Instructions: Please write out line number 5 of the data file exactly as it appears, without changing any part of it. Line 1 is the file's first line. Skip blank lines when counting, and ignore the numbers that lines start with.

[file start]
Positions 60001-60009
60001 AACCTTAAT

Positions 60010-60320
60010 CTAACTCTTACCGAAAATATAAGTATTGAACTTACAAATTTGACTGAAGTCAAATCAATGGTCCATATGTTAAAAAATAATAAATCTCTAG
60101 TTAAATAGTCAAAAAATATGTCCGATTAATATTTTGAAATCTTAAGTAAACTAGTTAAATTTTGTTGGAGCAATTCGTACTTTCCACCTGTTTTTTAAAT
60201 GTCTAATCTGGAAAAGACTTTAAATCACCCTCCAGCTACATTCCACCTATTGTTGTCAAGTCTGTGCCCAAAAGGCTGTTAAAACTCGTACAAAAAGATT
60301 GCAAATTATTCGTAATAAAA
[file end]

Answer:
60101 TTAAATAGTCAAAAAATATGTCCGATTAATATTTTGAAATCTTAAGTAAACTAGTTAAATTTTGTTGGAGCAATTCGTACTTTCCACCTGTTTTTTAAAT